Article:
Implementation of telehealth services could decrease the amount of unnecessary emergency department (ED) transfers, according to a study published in The American Journal of Emergency Medicine.
The study evaluated the transfer of patients to other EDs to identify the factors associated with being discharged without procedures, admission or observation. Data from the 2011 Healthcare Utilization Project State Emergency Department and six state inpatient databases covering patients with injury diagnosis codes transferred between two EDs were included.
A total of 48,160 ED-to-ED injury transfers occurred. Of these transfers, 49 percent were sent to non-trauma centers, including 23 percent with major trauma. Some 22,011 transfers were placed at a higher care level, 36 percent of which were discharged without procedures. Discharge for patients was more likely if the patient had soft tissue, head, facial or hand injuries.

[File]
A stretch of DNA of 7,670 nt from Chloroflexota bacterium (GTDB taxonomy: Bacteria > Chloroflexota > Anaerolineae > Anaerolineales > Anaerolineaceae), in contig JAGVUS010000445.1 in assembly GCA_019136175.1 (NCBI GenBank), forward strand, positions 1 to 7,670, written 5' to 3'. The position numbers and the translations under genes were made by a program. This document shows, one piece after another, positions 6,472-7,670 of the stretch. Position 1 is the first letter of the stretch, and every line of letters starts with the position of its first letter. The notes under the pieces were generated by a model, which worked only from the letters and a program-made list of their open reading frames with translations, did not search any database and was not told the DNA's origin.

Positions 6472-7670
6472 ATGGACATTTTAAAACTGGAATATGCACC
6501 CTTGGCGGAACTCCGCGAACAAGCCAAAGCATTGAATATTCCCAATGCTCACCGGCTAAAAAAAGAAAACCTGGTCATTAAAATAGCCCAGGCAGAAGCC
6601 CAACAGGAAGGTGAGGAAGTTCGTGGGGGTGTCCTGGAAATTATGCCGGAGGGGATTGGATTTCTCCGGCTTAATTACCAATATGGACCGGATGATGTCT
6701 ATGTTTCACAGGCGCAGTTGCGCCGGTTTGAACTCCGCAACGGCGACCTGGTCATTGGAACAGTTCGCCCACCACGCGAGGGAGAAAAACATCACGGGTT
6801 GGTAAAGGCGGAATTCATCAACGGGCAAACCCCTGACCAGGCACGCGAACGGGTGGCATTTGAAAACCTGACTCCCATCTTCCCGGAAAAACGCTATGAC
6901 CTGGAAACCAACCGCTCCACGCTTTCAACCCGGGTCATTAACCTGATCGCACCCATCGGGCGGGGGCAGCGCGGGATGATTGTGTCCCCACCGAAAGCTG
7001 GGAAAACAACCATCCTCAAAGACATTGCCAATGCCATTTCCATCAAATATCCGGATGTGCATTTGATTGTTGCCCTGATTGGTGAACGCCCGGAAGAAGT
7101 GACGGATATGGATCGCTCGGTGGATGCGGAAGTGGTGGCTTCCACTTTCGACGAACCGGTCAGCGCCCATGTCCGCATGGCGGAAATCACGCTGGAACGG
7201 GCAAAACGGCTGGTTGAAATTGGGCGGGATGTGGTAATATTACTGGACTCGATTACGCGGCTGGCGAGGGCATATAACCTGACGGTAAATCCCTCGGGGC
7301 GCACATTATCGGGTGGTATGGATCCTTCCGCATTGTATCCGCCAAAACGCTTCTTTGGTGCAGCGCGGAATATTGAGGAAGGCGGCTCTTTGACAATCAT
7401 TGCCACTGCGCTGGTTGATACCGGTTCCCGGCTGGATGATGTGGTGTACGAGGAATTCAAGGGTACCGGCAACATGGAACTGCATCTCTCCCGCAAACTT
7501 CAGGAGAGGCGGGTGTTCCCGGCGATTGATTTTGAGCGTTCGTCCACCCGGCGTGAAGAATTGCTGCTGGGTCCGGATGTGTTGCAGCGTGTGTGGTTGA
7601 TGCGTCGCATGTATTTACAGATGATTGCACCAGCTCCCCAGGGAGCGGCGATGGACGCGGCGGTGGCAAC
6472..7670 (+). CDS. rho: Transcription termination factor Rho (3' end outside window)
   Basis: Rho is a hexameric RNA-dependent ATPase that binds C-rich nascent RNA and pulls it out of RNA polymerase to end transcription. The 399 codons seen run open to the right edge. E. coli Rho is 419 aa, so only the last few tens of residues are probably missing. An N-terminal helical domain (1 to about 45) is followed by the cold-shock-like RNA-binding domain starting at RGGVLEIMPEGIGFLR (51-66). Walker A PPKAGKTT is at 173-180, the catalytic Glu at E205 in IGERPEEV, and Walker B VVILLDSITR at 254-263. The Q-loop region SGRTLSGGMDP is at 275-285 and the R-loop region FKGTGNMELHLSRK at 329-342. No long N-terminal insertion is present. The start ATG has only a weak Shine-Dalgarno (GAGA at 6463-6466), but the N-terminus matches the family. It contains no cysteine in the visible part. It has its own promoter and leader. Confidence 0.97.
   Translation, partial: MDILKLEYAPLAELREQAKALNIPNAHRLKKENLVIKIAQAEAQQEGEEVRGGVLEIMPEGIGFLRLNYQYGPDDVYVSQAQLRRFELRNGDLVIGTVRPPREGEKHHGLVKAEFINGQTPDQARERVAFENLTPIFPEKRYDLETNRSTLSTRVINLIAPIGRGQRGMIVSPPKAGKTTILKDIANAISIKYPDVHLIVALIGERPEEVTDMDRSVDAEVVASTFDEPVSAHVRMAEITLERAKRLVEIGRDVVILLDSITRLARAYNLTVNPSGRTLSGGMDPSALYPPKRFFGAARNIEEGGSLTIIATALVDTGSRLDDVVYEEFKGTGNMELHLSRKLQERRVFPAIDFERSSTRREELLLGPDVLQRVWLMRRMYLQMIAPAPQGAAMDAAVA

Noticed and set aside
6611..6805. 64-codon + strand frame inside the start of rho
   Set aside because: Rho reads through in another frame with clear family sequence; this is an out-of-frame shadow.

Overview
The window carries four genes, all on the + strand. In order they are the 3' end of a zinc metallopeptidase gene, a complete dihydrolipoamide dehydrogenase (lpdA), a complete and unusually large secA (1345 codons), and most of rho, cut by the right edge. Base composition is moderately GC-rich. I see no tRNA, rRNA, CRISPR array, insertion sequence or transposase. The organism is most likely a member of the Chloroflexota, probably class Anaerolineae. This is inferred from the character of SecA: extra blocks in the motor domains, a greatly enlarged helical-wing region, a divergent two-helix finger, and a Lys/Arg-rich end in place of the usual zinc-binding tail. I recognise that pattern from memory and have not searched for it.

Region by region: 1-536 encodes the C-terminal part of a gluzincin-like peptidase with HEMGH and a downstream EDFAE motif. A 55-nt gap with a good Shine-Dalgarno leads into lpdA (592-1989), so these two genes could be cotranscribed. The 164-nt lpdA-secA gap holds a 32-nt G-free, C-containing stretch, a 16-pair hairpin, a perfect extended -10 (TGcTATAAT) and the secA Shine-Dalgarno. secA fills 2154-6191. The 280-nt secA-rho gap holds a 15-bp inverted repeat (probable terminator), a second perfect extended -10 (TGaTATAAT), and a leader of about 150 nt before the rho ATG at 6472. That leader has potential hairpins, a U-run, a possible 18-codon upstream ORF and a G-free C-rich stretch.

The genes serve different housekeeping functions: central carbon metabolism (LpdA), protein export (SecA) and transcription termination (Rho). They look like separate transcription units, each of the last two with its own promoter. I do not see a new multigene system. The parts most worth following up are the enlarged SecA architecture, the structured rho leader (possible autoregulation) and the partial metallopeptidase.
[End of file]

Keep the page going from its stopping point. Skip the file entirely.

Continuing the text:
Results showed that the average cost of treatment at a receiving ED was measured at $2,859. This cost of transferring patients could be reduced if telemedicine was implemented.
“Over a third of patients transferred to another ED for traumatic injury are discharged from the second ED without admission, observation, or procedures,” concluded first author Laura N. Medford-Davis, MD, assistant professor of emergency medicine at Houston-based Baylor College of Medicine. “Telemedicine consultation with sub-specialists might reduce some of these transfers.”